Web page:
On the frontline of the fight against Covid-19, the International Finance Corporation (IFC) is working against the clock to ensure jobs and businesses are kept afloat as developing countries face one of the worst healthcare and economic crises in history.
Sérgio Pimenta, IFC’s vice president for the Middle East and Africa, tells Euromoney via video link from Washington that the IFC’s first priority is to ensure the rapid disbursement of its $8 billion fast-track financing package to 300 of its existing clients that most need support.
“The goal of the $8 billion financing is really to help companies going through this difficult time and to preserve jobs,” he says.
The IFC’s response has four components, with $2 billion allocated to four separate response facilities, which range from direct funding via loans and equity investments to vulnerable companies, to trade finance support and working capital for emerging market banks.
The immediate focus is to help existing clients, says Pimenta, because they are in a better position to absorb the financing.
In the health sector for example, the IFC’s facilities will cover clinics, medical equipment and pharmaceutical companies, helping to meet the need for additional equipment globally and ensuring supply chains are functioning.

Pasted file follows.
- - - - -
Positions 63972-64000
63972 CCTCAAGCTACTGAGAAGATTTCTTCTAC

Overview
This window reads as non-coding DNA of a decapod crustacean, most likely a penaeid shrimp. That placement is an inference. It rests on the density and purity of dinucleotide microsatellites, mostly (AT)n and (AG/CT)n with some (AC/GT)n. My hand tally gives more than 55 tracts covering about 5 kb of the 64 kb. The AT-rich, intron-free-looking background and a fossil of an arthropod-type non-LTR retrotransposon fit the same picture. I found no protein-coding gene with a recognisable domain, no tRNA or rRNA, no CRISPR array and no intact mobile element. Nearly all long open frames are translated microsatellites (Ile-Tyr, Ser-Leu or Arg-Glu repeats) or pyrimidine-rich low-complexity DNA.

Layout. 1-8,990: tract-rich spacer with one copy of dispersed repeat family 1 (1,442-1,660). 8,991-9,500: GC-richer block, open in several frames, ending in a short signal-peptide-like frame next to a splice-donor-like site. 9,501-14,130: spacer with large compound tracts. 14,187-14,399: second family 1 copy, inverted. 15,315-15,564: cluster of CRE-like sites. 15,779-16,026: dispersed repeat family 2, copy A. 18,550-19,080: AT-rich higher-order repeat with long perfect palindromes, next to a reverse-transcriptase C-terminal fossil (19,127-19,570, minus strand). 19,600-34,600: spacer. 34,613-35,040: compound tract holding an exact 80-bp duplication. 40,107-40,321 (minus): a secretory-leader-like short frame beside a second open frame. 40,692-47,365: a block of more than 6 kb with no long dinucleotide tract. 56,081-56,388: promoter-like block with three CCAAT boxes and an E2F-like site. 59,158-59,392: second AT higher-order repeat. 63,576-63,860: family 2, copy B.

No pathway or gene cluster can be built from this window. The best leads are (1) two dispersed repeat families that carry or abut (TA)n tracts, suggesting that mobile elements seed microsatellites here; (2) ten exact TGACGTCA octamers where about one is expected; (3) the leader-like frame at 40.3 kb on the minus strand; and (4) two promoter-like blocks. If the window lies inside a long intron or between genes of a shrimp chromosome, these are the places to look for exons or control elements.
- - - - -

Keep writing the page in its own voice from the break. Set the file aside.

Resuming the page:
“Whether masks or ventilators, a lot of this supply comes from China, so it is important to support companies diversifying sources of equipment,” he says.
[We need] solutions that are sustainable, that help not just in the first weeks of the crisis but in the months beyond- Sérgio Pimenta, IFC
The IFC is also seeking to stem an expected unemployment crisis through its support to small and medium sized enterprises via emerging market financial institutions.
“Then the priority after that is to roll out additional funding for new companies, in particular in the sectors where the impact will be very strong, whether helping the health sector or tourism, agribusiness, companies which create a lot of employment in Africa,” he says.
As governments implement curfews, social distancing and focus on the health sector, Pimenta says it is essential for the IFC to look towards the longer-term impact of the virus and to ensure it continues to support Africa.
“[We need] solutions that are sustainable, that help not just in the first weeks of the crisis but in the months beyond to make sure we are here supporting economies to recover,” he says. “This is something we can prepare now. We are all working on that.”
The IFC has not put its existing projects on hold, although Pimenta acknowledges that some will be difficult to deploy in the circumstances. Some new projects have been signed in recent days.
The IFC is in strong growth mode and has increased its presence from 22 to almost 30 offices in sub-Saharan Africa.
It has been working hard to gain approval for a capital increase from its shareholders that will enable it to double its annual investment programme to $48 billion by 2030 and triple its annual investments in the world’s poorest and most fragile countries.